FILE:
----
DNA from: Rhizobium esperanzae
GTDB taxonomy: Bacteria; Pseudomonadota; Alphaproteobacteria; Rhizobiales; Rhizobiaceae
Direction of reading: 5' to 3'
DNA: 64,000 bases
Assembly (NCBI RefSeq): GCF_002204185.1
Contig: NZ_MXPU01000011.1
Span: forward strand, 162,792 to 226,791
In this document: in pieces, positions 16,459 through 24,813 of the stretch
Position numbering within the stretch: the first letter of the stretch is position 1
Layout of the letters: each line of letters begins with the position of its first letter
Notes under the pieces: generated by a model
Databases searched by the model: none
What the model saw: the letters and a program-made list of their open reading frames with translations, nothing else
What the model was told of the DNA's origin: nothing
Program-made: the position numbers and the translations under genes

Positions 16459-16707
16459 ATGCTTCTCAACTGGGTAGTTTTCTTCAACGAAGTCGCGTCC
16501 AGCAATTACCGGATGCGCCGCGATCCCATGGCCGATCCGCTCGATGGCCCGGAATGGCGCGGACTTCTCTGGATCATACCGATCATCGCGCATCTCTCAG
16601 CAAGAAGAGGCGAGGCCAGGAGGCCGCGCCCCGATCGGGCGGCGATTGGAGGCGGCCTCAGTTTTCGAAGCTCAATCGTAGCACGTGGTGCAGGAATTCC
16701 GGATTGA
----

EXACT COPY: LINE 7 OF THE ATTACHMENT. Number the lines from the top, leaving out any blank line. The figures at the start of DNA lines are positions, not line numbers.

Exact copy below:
Span: forward strand, 162,792 to 226,791